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Recent studies have found that the microbiome in both gut and mouth are associated with diseases of the gut, including cancer. If resident microbes could be found to exhibit consistent patterns between the mouth and gut, disease status could potentially be assessed non-invasively through profiling of oral samples. Currently, there exists no generally applicable method to test for such associations. Here we present a Bayesian framework to identify microbes that exhibit consistent patterns between body sites, with respect to a phenotypic variable. For a given operational taxonomic unit (OTU), a Bayesian regression model is used to obtain Markov-Chain Monte Carlo estimates of abundance among strata, calculate a correlation statistic, and conduct a formal test based on its posterior distribution. Extensive simulation studies demonstrate overall viability of the approach, and provide information on what factors affect its performance. Applying our method to a dataset containing oral and gut microbiome samples from 77 pancreatic cancer patients revealed several OTUs exhibiting consistent patterns between gut and mouth with respect to disease subtype. Our method is well powered for modest sample sizes and moderate strength of association and can be flexibly extended to other research settings using any currently established Bayesian analysis programs.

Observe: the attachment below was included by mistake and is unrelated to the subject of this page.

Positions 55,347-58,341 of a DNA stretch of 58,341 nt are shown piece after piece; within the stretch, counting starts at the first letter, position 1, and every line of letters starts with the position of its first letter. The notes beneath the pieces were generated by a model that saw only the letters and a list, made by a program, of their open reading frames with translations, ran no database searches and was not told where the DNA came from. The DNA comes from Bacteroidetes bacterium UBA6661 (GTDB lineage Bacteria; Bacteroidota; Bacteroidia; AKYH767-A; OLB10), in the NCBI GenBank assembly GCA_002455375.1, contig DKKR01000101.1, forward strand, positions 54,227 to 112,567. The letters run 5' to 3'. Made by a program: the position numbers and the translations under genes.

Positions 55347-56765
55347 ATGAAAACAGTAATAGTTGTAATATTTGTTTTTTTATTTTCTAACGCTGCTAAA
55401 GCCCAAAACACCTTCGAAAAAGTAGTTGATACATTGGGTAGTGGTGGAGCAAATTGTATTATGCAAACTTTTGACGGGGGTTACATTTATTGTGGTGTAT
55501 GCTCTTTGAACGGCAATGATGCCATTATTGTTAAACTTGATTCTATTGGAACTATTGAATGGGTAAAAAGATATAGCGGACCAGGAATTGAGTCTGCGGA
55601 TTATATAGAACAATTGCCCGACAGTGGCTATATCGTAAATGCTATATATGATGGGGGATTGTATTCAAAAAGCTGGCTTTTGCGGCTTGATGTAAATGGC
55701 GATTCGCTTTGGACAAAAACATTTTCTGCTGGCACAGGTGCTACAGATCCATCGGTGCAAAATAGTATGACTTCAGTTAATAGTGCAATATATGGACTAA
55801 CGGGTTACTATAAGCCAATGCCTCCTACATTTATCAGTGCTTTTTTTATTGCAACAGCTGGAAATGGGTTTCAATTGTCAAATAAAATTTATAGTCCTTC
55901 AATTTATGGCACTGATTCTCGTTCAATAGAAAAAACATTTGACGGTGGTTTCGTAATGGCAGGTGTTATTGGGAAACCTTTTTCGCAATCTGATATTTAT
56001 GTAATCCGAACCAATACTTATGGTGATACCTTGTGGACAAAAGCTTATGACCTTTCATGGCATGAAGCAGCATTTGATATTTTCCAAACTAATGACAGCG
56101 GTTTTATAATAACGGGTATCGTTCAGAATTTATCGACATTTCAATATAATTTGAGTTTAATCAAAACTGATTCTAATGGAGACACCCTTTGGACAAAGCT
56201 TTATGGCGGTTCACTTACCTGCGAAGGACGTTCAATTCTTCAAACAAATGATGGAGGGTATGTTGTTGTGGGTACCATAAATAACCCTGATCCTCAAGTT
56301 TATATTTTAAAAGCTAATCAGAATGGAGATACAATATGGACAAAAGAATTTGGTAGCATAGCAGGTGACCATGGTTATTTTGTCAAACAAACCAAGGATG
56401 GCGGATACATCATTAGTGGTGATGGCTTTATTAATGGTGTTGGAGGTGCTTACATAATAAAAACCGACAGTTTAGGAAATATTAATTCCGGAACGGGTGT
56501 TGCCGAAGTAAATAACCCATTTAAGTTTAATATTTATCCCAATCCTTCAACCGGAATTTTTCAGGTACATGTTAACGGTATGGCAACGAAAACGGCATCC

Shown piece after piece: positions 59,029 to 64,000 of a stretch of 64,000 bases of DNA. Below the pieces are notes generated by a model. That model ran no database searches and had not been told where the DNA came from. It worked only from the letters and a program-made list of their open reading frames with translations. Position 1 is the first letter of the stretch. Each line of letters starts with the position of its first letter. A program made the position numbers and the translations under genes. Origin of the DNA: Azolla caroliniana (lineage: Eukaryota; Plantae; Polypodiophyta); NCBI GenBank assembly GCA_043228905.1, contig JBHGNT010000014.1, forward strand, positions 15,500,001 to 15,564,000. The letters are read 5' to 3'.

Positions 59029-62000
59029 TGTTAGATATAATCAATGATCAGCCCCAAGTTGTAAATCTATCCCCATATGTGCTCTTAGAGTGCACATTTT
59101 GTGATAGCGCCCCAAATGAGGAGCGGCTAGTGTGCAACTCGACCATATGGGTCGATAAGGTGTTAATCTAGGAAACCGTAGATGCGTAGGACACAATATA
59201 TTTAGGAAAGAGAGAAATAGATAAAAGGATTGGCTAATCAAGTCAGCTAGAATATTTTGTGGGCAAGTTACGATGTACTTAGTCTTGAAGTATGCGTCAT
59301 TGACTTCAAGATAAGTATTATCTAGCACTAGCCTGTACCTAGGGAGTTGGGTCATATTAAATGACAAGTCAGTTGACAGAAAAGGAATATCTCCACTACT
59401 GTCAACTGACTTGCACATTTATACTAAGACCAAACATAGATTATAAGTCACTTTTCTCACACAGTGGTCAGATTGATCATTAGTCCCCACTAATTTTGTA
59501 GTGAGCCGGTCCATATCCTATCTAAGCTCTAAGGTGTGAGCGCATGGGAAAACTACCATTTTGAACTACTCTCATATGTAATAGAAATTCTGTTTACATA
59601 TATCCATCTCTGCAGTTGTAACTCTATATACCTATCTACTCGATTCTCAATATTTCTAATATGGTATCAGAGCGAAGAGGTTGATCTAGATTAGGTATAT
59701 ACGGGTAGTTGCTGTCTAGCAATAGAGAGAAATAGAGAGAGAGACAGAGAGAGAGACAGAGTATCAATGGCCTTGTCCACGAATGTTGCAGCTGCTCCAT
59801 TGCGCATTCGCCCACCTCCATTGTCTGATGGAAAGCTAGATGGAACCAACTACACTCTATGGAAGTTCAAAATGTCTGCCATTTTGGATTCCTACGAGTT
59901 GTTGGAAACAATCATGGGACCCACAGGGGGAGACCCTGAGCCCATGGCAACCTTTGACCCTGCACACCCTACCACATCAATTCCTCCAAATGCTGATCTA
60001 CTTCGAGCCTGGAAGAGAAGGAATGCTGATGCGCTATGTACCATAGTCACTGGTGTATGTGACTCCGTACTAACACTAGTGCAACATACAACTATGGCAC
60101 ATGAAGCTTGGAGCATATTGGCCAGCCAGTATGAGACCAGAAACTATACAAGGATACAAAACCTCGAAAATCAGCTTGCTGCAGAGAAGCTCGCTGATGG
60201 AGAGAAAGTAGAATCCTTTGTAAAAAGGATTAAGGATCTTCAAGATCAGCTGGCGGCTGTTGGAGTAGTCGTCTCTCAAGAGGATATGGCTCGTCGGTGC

This article was published in the following journal.
Name: Statistical applications in genetics and molecular biology
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Light absorbing proteins and protein prosthetic groups found in certain microorganisms. Some microbial photoreceptors initiate specific chemical reactions which signal a change in the environment, while others generate energy by pumping specific ions across a cellular membrane.
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